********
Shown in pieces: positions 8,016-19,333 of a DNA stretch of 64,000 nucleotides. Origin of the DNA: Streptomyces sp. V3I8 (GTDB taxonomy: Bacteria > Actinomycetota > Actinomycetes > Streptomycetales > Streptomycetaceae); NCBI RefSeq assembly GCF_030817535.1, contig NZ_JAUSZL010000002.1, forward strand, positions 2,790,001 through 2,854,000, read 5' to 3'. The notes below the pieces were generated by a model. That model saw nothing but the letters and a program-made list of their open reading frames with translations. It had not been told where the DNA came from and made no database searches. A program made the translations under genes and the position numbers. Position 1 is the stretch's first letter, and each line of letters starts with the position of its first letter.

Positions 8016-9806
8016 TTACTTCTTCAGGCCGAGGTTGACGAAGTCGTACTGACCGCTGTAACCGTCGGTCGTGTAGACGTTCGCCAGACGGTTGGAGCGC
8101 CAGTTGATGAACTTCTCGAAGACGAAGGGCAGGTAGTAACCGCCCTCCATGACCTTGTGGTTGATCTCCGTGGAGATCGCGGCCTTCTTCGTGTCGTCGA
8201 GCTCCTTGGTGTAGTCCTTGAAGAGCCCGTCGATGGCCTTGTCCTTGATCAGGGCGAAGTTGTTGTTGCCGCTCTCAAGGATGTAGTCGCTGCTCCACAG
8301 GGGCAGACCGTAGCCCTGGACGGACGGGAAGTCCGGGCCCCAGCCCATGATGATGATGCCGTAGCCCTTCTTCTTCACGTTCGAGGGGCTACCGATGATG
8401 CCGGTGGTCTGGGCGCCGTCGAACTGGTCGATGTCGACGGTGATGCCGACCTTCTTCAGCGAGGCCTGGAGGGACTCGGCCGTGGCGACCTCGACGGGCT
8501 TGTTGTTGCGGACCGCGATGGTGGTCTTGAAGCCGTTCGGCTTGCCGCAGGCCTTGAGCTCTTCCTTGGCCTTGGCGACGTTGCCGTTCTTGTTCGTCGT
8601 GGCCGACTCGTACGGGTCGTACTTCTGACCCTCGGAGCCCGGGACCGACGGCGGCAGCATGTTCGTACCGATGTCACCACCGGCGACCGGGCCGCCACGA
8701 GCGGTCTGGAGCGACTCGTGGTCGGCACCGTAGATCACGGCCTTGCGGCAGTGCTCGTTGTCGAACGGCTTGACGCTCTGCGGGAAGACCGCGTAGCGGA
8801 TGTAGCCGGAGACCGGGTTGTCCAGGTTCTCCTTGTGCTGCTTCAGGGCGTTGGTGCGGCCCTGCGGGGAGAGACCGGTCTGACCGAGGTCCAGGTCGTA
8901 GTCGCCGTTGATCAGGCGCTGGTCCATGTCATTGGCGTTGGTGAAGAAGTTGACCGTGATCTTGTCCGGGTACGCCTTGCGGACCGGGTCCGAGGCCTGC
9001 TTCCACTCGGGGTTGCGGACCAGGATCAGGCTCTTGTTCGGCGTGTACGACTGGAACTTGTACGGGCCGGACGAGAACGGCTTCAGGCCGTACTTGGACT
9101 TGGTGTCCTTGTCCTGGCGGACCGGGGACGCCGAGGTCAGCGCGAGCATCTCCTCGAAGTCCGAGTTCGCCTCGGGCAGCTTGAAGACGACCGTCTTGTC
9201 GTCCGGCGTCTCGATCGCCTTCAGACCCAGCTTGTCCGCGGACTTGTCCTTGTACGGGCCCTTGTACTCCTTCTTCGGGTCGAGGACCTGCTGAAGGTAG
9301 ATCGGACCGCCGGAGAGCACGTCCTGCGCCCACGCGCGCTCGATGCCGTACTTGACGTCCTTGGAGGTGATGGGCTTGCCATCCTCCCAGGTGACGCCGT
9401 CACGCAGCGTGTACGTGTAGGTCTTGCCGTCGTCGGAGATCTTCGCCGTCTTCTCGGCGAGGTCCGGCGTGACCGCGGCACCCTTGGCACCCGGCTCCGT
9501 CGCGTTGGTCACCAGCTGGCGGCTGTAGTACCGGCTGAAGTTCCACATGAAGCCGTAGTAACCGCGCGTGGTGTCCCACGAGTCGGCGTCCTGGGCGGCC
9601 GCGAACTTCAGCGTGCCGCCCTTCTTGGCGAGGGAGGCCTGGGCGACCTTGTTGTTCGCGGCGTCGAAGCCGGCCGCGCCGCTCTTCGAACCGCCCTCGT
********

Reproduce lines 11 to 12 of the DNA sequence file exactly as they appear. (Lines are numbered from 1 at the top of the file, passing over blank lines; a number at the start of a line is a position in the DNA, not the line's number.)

8801 TGTAGCCGGAGACCGGGTTGTCCAGGTTCTCCTTGTGCTGCTTCAGGGCGTTGGTGCGGCCCTGCGGGGAGAGACCGGTCTGACCGAGGTCCAGGTCGTA
8901 GTCGCCGTTGATCAGGCGCTGGTCCATGTCATTGGCGTTGGTGAAGAAGTTGACCGTGATCTTGTCCGGGTACGCCTTGCGGACCGGGTCCGAGGCCTGC